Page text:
SZDaily: "It is said that at least 60 percent of the spectacles on the earth are made in Shenzhen... At present, there are nearly 500 spectacles manufacturing companies in the city, mostly in Henggang Subdistrict, Longgang District, producing nearly 200 million pairs of spectacles a year. Ninety-five percent of their products are exported to more than 130 countries and regions, accounting for more than 70 percent of market share in Europe and about 60 percent on the global market."
WarbyParker: "We design our frames here in the US, then source our material (high-quality cellulose acetate) from a 150-year-old, family-owned Italian manufacturer. Our frames are then crafted in China"
As for the Italian manufacturer, it's likely they are referring to Mazzucchelli founded in 1849 and famous for the tortoise shell look. Well, it appears they may have outsourced acetate production to China too!
"A new concept in eyewear... Warby Parker was founded with a rebellious spirit and a lofty objective: to create boutique-quality, classically crafted eyewear at a revolutionary price point." http://www.warbyparker.com/our-story/
Given that Warby Parker are most likely using the same supply chain as their competitors, what exactly is their competitive advantage, to justify total funding of $50.3 million? It can't just be a prettier website, can it?
I've used several of the cheap Chinese glasses sites and the product quality all seems uniform but some of them have a better curated selection of designs than others. Warby also lets you do the 5 pair try on at home thing which I'd say is worth paying a bit more over the rock bottom price.
As far as the funding, I'd guess it's because they've been quite successful, and also because they're apparently in talks with Google regarding Glass.
But now, to shoot for the half a billion minimum exit in 7-8 years or less because these venture firms financial models only work one way. Since the probability of a young eyeware company organically arriving at a five hundred million dollar rain is essentially zero, it almost guaranteed they've got to plot a new course or ten. Now every decision you make has to include evaluating if it would alienate one of few potential suitors, or if it can provide growth and market numbers that would look good on a prospectus.
I'm not privy to their numbers, so maybe I am just a victim of a really good hype machine. But my impression is that they've got strong sales growth, margins that most ecommerce shops would die for, strong customer loyalty and would be profitable if you limited spending to core business and traditional customer acquisition models.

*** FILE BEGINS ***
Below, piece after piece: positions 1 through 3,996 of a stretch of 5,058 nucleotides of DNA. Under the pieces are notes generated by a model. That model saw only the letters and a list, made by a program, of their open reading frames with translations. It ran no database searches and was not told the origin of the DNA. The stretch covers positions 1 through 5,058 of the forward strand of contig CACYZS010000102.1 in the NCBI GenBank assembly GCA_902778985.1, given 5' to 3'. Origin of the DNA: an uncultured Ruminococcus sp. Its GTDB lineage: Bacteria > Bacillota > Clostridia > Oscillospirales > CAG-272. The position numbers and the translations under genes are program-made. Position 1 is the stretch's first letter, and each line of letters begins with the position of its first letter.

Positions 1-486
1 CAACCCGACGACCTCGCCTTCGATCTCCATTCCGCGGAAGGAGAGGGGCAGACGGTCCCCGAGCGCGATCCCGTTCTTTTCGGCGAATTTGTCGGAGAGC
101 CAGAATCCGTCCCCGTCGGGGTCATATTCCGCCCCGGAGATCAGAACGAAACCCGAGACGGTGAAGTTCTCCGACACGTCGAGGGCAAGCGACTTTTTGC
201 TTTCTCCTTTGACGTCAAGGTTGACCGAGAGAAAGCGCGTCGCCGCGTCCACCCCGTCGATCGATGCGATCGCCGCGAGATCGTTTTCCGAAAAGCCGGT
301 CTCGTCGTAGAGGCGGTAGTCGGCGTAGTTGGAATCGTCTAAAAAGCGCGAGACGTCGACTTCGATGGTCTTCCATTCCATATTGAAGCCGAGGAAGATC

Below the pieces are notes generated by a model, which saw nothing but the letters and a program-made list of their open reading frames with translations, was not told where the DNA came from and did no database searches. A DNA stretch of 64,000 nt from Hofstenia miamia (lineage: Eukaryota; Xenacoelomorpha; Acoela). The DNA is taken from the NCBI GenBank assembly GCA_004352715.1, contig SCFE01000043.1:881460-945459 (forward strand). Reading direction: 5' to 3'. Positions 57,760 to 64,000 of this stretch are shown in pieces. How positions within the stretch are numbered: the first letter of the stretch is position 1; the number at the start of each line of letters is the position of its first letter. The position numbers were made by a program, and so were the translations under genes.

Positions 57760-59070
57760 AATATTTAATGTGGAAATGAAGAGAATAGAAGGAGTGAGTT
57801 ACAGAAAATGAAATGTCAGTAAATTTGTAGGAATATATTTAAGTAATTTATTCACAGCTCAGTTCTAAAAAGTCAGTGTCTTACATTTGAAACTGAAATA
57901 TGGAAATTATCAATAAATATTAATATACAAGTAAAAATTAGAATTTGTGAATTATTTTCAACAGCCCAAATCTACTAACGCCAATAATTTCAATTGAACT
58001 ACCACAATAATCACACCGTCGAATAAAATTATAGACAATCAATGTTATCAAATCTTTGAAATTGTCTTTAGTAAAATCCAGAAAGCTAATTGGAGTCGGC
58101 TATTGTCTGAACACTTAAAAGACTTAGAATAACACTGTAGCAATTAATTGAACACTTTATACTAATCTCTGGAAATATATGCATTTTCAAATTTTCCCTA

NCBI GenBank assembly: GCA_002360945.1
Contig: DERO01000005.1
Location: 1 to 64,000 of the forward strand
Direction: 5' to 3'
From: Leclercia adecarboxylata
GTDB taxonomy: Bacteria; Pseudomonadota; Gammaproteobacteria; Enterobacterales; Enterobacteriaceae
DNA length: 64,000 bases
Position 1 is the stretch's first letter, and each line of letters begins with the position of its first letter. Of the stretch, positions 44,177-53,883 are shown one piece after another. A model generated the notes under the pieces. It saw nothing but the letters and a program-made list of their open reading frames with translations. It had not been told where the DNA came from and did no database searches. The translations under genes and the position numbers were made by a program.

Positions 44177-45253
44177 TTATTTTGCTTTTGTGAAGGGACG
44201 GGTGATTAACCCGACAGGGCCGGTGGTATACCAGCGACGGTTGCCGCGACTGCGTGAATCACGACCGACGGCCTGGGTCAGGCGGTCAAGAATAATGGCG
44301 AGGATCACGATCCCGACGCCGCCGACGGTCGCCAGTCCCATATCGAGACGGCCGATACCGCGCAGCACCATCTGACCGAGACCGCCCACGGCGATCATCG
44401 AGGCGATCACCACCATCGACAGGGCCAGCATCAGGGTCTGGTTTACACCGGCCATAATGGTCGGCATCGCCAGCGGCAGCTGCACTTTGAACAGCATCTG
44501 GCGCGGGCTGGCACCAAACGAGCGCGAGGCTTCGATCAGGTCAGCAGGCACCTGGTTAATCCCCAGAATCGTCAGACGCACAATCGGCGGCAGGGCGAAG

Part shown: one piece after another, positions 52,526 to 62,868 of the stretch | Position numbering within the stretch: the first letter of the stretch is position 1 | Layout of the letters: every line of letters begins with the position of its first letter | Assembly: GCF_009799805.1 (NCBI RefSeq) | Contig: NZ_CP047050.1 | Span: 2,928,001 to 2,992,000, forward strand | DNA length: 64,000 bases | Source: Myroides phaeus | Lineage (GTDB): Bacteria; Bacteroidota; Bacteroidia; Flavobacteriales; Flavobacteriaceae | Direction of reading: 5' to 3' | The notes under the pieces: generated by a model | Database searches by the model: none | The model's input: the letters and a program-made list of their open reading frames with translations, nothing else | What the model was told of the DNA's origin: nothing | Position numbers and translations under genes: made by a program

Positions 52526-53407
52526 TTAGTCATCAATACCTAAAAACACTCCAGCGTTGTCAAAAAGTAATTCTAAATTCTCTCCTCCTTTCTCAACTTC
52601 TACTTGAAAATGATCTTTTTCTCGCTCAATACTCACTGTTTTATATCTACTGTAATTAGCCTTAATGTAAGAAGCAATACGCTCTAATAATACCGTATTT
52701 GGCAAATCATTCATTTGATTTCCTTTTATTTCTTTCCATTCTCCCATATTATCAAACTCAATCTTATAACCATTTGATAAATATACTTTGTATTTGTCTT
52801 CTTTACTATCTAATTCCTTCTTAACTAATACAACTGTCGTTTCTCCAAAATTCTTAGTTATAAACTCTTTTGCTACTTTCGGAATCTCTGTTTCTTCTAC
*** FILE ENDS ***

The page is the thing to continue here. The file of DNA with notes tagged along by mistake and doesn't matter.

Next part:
Considering how overheated the commercial bond market is (and shows no serious signs of waining) I think there's a real possibility somebody like Warby Parker could do a debt or convertible debt deal at surprisingly nice terms. You could do a lot with say $20M for 7 years at 6% and still own a company you don't hate working for at the end of it all.
Sure, conventional wisdom says it's impossible to raise for web/tech outside of the specialized PE cliques. But that truism developed in an age where a) sovereign debt paid 5% and equity markets were reliably bullish in decade based timescales.
Ecomom almost certainly could have been a reliably profitable company at some level and contribute a number of high paying american jobs to the economy. But because that's the last thing any venture investor is looking for they went down a rabbit hole of wasteful gambles where growth trumped logic.
I ended up buying my two pairs of glasses from a competitor... The first pair was only $30, and that was only because I opted for a higher end lens. The second pair was a designer brand that was at a similar price point. Since the lens cost has gone down dramatically for all of the online retailers, on what basis is Warby Parker going to compete?
Glasses are an industry that is all about brand labels. For people that care about that sort of thing, they'll go buy RayBan or Gucci or whatever else over a Warby frame at a roughly similar price point. For folks that don't care about that sort of thing, they'll buy a cheaper non-name brand fram for less than the Warby price point.
I probably wouldn't wear their glasses, but they are beyond compare to their competition in this regard.
Kinda like a Zappos for glasses, with the difference that they make their own shoes.
I went down there, got an eye exam and ordered my frames. All together it came to 140 bucks. The glasses should arrive this week. The "in store" experience was really cool. It was pretty crowded but the staff were enormously helpful and cool. I don't see how Warby Parker doesn't become an even bigger success. Right now their line of lenses may be a little too hip for some people (my mother wasnt the biggest fan) but if they expand the line I'm sure they can reach many, many more people.
Also, I live in the Hamptons. My mother, who has bought glasses many times at our local optometrist, said she has never spent less than 200 dollars (with her insurance) to get a fashionable pair of glasses. Given increasing healthcare costs, even with insurance, this idea seems pretty strong.
Answering my own question, it appears Luxottica and Safilo make most of the glasses out there.
60 Minutes did a piece on them: